By Tara O’Connor, Local Democracy Reporter
Croydon’s mayor said he can’t rule out council tax increasing by the new maximum of five per cent next year after changes announced in Jeremy Hunt’s Autumn statement.
It could see the average bill for households hit more than £2,000 a year for the first time in the borough.
In his Autumn statement, chancellor Jeremy Hunt said that from 2023 council tax can increase by up to five per cent without the need for a referendum.
Until now, local authorities have been only been able to increase council tax by three per cent without a referendum.
Croydon mayor Jason Perry said: “The reality with Croydon’s finances is that council tax will potentially go up to the maximum. We have still got £1.5 billion of debt and it is costing us £50 million a year to service that debt.”
However, Mr Perry stressed that a final decision on next year’s budget will be made in March. The council is expected to find out how much it will receive from central government next month.
He added: “We need to look at the whole picture, it is still very early for setting the budget next year. We won’t actually have our figures from the government until just before Christmas and over Christmas officers will be working on that.”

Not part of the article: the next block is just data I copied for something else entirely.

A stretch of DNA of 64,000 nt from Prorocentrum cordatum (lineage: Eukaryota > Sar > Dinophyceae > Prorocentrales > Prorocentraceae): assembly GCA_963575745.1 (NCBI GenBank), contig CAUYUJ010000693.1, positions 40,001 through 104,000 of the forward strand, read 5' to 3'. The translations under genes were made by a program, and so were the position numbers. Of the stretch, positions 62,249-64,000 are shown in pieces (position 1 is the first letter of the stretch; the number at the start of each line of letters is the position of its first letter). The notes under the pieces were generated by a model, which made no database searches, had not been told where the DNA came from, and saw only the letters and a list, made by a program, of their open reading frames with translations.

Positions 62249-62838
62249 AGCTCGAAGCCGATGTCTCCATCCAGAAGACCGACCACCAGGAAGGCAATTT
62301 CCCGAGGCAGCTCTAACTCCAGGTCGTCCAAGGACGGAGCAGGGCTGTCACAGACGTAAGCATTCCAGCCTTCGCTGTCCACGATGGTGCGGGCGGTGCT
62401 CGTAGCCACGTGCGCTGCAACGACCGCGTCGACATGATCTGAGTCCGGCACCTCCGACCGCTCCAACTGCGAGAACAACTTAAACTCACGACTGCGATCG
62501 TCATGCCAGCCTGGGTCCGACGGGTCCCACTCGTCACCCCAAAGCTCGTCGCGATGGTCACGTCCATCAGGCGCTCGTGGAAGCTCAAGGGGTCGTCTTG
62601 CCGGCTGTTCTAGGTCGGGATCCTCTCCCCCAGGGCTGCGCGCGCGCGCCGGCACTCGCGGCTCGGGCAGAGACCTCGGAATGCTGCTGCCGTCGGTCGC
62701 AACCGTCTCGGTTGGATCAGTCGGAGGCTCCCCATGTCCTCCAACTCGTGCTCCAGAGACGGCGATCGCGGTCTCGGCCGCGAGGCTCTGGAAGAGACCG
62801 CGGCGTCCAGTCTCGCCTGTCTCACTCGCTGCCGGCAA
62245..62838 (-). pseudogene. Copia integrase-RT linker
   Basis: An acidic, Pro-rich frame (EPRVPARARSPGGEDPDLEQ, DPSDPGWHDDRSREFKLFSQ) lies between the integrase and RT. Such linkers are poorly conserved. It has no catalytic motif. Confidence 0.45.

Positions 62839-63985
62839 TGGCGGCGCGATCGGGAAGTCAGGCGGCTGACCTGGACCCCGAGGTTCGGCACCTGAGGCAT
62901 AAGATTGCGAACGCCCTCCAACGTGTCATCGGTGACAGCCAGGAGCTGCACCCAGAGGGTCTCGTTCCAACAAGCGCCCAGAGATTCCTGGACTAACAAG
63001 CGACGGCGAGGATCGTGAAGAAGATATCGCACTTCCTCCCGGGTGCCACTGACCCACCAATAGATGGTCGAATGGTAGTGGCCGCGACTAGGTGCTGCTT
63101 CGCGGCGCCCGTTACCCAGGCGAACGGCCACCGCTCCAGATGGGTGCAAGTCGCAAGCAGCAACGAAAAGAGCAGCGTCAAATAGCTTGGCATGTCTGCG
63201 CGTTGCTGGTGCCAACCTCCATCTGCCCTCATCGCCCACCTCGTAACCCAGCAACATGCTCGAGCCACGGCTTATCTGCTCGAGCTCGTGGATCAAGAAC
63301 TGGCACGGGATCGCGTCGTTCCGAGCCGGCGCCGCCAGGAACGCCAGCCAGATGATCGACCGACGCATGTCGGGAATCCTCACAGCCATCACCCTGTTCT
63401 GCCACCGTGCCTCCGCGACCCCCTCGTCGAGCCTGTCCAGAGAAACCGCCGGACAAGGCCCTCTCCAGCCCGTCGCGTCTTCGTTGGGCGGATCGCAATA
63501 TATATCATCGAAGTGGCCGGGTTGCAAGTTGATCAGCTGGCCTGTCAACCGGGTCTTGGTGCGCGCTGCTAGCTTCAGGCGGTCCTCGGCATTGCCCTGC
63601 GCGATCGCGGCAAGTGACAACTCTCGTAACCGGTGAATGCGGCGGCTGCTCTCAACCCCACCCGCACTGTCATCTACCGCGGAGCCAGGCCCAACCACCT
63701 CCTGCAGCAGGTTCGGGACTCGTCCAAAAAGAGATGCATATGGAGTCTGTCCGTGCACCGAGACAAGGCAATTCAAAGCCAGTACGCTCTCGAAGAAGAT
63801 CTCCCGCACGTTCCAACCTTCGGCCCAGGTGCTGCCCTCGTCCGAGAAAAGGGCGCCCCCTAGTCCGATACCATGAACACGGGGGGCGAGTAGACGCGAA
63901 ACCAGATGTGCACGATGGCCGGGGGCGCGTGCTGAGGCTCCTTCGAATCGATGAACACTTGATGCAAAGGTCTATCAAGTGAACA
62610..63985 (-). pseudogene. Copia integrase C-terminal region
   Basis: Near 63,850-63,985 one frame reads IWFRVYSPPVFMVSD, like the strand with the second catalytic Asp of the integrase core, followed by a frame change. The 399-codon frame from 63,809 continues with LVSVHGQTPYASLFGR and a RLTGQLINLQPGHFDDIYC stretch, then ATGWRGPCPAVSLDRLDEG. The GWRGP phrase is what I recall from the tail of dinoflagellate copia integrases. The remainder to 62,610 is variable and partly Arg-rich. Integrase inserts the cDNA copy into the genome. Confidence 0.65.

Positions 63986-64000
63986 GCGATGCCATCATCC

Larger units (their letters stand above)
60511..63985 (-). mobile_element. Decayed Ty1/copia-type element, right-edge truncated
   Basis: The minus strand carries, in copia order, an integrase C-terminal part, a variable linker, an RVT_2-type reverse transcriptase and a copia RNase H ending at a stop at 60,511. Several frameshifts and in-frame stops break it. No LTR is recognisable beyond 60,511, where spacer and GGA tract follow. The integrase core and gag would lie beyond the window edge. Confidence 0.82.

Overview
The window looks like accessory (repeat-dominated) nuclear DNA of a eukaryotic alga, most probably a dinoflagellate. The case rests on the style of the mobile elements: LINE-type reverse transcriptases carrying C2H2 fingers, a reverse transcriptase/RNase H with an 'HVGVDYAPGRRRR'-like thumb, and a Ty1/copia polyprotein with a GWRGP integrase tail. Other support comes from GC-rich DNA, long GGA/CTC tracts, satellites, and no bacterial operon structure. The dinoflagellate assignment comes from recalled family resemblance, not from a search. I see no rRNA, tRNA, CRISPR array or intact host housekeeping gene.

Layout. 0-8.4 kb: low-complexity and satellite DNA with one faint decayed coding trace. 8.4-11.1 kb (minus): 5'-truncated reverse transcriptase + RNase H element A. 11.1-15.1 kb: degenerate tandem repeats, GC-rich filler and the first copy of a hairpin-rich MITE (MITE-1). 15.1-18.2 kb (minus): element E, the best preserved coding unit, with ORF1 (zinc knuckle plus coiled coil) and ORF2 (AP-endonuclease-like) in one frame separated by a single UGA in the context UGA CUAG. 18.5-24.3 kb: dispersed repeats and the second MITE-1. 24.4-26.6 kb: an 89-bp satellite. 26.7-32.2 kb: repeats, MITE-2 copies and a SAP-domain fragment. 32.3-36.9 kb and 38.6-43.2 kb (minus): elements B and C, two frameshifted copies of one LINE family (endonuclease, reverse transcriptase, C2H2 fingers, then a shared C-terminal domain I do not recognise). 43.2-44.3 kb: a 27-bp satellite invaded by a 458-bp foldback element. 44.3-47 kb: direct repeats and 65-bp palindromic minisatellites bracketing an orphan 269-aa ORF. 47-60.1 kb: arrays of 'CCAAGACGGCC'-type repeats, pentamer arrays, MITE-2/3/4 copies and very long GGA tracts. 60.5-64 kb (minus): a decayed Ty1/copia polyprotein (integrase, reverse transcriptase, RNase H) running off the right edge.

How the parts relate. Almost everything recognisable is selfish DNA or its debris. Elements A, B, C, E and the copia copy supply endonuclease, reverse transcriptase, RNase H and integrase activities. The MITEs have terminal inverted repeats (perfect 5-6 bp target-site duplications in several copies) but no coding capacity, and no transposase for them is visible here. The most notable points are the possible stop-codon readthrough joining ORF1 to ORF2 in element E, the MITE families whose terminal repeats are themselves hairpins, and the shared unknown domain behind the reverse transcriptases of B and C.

Chair of London Councils, Georgia Gould, said finances across the capital are in a “critical condition” with an estimated £700million shortfall estimated next year.
Councillor Gould said: “Council tax is not the answer to the inadequate funding we’re grappling with. Council tax rises during a cost-of-living crisis are extremely difficult for the struggling households we’re determined to support. But even if council tax goes up, it could never plug that £700m funding gap.
“Boroughs need proper investment from the government. Just as ministers worked in partnership with councils during the Covid-19 pandemic, we now require similar support in the face of the current economic emergency.”
A Croydon council spokesperson added: “We are still considering the implications of yesterday’s Autumn Statement for Croydon.”
Pictured top: Bernard Weatherill House, Croydon council offices (Picture: Tara O’Connor)